When life insurance in superannuation is and isn’t worth the money

It's worth paying insurance premiums in super to protect your family.

It's worth paying insurance premiums in super to protect your family. Photo: Getty

Life insurance in superannuation can cost the average person hundreds or even thousands of dollars a year, and its costs can reduce overall retirement balances by tens of thousands of dollars.

Whether you realise it or not, you are probably paying for a life insurance policy through your superannuation fund. Which means all of us should be asking ‘is it worth it?’

The answer for some people is ‘no’ but before you act rashly and cancel your policy you should look carefully at your circumstances. Paying  premiums when you are young and without commitments is unnecessary for many people but leaving yourself underinsured as you age can be a disaster.

“It’s a life stages thing,” said Marc Bineham, president of the Association of Financial Advisors. “A young couple, who both work and don’t have a mortgage are not really going to need life insurance.

“But when they get a mortgage, have a child and one takes time off from work for child rearing it’s critical to have cover in case something happens to the breadwinner.”

Insurance cover needs to be managed and thought about during the life cycle and it can be worth taking on extra cover despite the cost.

For people with commitments “it is worthwhile paying somewhere between 1 and 3 per cent of your income in insurance premiums to get adequate cover,” said Ben Marshan, policy head with the Financial Planning Association of Australia.

“It might seem difficult but protecting yourself and your family comes at a cost.”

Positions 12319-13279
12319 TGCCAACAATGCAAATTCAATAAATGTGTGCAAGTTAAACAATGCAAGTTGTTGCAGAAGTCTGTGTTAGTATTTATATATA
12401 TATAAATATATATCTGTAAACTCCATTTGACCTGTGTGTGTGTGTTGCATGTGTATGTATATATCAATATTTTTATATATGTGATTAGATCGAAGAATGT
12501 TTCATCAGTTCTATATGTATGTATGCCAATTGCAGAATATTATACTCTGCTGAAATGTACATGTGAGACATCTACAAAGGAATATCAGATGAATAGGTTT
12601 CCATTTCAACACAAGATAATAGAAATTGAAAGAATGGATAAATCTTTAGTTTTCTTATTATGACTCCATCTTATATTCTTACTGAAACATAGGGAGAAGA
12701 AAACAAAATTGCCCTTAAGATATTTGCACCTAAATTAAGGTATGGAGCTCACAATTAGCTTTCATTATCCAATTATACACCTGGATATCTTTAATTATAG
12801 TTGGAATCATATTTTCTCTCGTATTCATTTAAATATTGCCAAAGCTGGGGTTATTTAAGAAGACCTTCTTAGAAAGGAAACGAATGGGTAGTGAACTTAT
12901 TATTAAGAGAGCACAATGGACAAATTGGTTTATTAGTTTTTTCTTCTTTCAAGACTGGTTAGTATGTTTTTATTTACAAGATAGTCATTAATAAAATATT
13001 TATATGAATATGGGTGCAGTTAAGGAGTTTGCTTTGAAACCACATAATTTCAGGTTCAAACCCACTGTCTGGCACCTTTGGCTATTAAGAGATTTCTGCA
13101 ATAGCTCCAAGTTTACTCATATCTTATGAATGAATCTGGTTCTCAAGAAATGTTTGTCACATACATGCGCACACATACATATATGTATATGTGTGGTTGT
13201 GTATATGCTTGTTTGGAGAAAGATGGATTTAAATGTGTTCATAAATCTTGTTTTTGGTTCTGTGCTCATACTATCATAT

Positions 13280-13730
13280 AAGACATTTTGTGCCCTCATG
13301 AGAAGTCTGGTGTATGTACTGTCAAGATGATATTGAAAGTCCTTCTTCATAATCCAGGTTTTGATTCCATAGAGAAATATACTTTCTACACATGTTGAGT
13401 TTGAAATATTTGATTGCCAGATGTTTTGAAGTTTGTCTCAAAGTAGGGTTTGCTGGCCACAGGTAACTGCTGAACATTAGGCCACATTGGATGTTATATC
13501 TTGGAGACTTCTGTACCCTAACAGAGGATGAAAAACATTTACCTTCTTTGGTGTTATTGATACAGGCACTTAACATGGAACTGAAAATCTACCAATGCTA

Getting extra cover has its advantages. Mr Bineham described the situation of a 25-year-old client with terminal cancer whose employer had given him more than default cover.

“He has a claim for $300,000 which will cover his mortgage in Sydney. Relying on the default policy level he might have got $80,000,” Mr Bineham said.

For most people, insurance in superannuation means relying on the default level offered in MySuper or other standard super arrangements.

“Around 80 per cent of people have default level cover,” Mr Bineham said.

“That makes them underinsured. While they mightn’t get a lot, it’s better than zero.”

However, the level of underinsurance is quite stark, according to research house Rice Warner. They say adequate insurance levels look like this.

However “for those who have life cover, the median cover level is estimated to be approximately $143,500, which is only twice the median household income”, Rice Warner said. That is well below what is needed for basic life cover for all but the 60-plus cohort.

Managing your insurance through the life cycle is important because it could also give you more cash to invest in super or pay down your mortgage towards your retirement.

“Once the kids are off your hands, you’ve paid down the mortgage and your house has risen in value you can reduce or drop your insurance because you are essentially insuring yourself,” Mr Bineham said.

Super funds are increasingly catering to the changing needs of insurance through the life cycle. From March 1, HESTA will tailor premiums to the age of members, resulting in a reduction of premiums for younger people while costs will rise for older people.

The cost reduction for younger people will also be enhanced by reducing the level of cover they receive, which in turn also results in lower premiums.

AustralianSuper will, from November this year, provide opt-in arrangements for those under 25 to make it easier for young people who don’t need insurance to drop their cover.

Alex Collie, an insurance and health specialist from Monash University, said: “Without insurance in super, many working Australians would be left without an adequate income safety net in ill health as social security benefits are limited and workers compensation only available for conditions directly related to employment.”

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